Clean it and Log it
In a world of blame and lawyers who chase ambulances, all these elements need covering by each and every host and managers if the owner uses them. No host or company needs a review which says “ I contracted COVID, while staying at this rental” or “there was a smell of gas in the evenings”.
Some risks can be covered by simple visible statements, but some need professional intervention, such as electrical and gas testing. These can be performed regularly and documented by third parties to evidence this. These companies themselves need to be certified to do their job.
There is no superman cleaning force in place on a global scale and this very important activity is left to already hard working and often underpaid cleaners, who may be seasonal, part time or doing second jobs to help ends meet.
The WHO (World Health Organisation) recommends logging cleaning activity and any protocols that are followed. This naturally assumes recording of the actual process, the materials used, the timings and the people involved. It also assumes that training is also given and cleaning staff are qualified to undertake the cleans.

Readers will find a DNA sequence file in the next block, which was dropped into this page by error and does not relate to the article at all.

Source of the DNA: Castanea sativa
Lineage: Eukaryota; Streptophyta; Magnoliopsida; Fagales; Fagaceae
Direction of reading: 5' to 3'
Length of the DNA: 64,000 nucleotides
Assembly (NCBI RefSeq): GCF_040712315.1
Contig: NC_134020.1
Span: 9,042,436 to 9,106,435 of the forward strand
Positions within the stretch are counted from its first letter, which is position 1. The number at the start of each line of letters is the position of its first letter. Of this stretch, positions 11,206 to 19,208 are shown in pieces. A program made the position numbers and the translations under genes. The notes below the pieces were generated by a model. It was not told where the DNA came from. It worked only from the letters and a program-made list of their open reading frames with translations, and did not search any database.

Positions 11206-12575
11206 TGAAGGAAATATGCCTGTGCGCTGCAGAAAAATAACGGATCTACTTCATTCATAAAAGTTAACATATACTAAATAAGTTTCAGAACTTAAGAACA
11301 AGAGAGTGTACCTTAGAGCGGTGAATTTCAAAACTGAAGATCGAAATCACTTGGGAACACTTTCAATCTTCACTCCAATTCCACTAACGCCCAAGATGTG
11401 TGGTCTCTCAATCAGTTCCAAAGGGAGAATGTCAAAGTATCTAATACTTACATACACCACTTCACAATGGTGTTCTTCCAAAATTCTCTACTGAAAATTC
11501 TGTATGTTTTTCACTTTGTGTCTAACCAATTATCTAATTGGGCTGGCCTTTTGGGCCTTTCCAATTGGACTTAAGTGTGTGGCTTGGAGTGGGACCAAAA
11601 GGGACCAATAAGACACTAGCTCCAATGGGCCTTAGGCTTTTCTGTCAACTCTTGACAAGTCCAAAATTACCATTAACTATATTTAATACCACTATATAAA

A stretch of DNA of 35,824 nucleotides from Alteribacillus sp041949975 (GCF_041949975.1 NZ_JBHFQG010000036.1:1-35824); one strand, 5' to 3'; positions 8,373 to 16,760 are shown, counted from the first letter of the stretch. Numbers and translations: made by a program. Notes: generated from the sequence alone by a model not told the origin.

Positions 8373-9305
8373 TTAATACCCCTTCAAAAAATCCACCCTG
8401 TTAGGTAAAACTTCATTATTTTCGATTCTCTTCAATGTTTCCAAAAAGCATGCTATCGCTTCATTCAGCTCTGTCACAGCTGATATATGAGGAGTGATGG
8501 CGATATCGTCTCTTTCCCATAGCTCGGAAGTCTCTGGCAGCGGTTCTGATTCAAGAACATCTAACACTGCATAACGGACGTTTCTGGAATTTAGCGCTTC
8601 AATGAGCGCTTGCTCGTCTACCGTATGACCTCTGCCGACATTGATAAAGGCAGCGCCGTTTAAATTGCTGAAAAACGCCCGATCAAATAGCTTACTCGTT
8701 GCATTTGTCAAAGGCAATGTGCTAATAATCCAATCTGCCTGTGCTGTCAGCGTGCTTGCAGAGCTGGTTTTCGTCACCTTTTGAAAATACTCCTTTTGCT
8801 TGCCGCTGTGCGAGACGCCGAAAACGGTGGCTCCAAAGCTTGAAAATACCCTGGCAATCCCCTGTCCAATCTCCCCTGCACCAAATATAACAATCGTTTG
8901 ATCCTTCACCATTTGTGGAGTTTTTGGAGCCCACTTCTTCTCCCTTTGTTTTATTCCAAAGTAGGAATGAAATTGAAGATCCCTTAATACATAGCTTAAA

Risk assessments come first: The initial scoping to create the property hygiene and general safety protocol is a solid risk assessment which is often anchored in legislation and as such dictates keeping records or logs of all activity.
When a guest travels, they are under various recommended protective practises for the trip’s duration: Social distancing, masks, gloves, hand sanitizers and all services and facilities are also required to sanitize effectively. This not only adds reassurances to travelers, but is now becoming the norm. It is not enough now to check the shower trays for hairs, the hidden enemy requires a badge of certainty to be displayed at booking time and protocols to be followed.